Peripheral Artery Disease Treatment and Care
The vascular specialists at University Hospitals Harrington Heart & Vascular Institute are experts in diagnosing and treating patients with peripheral artery disease or PAD. Our advanced level of care helps patients reduce their peripheral artery disease symptoms, improve mobility and prevent life-threatening complications such as stroke or a heart attack.
Although there are an estimated 8 million people in the U.S. with peripheral artery disease, most people are unaware of this condition. In many cases, you may have PAD, but have not been diagnosed properly. PAD is defined as a narrowing or blockage of arteries in different critical areas of the body. Also known as atherosclerosis, PAD is caused by a buildup of fatty material in the arteries called plaque.
Identifying Peripheral Artery Disease Risk Factors
While aging may lead to minor hardening of the arteries and plaque buildup, there are certain risk factors that may lead to quicker development of PAD. The more risk factors you have, the higher your chances of being diagnosed with this condition. Some of the most common PAD risk factors include:
- Age of 50 or older
- Family history of heart or vascular disease
- High blood cholesterol
- High blood pressure
You cannot control risk factors such as age and family history. However, you can control diabetes, high cholesterol, high blood pressure, obesity, smoking and stress by leading a healthy lifestyle. Controlling these PAD risk factors will also reduce your risk of suffering a heart attack or stroke.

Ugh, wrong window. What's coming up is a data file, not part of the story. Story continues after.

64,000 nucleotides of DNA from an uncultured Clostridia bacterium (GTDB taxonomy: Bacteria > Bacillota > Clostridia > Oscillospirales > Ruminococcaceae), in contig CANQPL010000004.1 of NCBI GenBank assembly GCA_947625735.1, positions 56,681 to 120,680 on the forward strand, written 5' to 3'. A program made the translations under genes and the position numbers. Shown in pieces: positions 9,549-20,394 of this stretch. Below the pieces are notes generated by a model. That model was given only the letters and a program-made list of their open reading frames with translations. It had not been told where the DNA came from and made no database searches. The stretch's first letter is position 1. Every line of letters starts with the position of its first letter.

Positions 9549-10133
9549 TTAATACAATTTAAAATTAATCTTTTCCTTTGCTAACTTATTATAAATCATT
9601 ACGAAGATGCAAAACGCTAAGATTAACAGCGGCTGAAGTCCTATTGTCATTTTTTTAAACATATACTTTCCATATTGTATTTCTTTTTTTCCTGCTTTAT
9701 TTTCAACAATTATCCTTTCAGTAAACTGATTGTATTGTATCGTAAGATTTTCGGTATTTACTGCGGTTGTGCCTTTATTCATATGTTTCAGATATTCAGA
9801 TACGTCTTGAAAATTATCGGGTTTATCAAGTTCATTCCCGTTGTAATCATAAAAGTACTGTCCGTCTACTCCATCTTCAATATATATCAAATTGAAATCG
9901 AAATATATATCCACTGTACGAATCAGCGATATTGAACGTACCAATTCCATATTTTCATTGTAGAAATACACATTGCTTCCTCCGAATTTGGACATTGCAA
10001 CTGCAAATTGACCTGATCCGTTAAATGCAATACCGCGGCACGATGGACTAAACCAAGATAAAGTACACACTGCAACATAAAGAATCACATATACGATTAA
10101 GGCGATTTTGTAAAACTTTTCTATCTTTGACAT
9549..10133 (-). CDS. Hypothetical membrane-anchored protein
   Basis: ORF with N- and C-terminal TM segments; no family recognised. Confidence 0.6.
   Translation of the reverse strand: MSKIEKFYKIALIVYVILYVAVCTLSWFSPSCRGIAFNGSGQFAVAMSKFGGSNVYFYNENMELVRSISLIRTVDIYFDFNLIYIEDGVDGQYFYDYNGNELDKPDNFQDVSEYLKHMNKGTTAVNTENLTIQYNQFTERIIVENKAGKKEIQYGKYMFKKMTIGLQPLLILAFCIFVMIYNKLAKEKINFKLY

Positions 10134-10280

Conservative and Non-Surgical Treatments
Managing risk factors is often an effective PAD treatment option. If you are living with this condition, our vascular specialists will start by recommending a nutritious diet that’s low in saturated fat, regular exercise, quitting smoking and controlling high blood pressure, high cholesterol and/or diabetes.
In addition to these lifestyle changes, we will likely encourage you to participate in exercise therapy. The goal of exercise therapy is to help you increase distance before you experience pain so that the pain can be completely eliminated in time.
If lifestyle changes and exercise therapy do not improve your condition, endovascular therapies such as angioplasty and stents may be viable treatment options. In the event our vascular specialists determine surgery is necessary, one of the following procedures may be performed:
- Bypass graft: A bypass graft involves using a healthy blood vessel from another part of your body or a synthetic tube to create a new pathway for blood to flow.
- Endarterectomy: In an endarterectomy, plaque is removed directly from the inside of the artery wall. A doctor will make a small incision along the blocked artery and physically remove the plaque.
A bypass graft and endarterectomy can restore blood flow and relieve your PAD symptoms. The effects of these surgeries usually last for many years.
Vascular Rehabilitation for Peripheral Artery Disease
For vascular rehabilitation, our team at University Hospitals provides PAD specific rehabilitative care including medical evaluation, prescribed exercise, vascular risk factor modification, education and counseling. By focusing on the vascular components of your cardiovascular health, our team can improve your vascular recovery and long-term health.
For More Information about Peripheral Artery Disease
If you or someone you love is at risk for peripheral artery disease, it is important to see a vascular specialist for an accurate diagnosis. Our team at University Hospitals can help. We have appointments available at a range of convenient locations.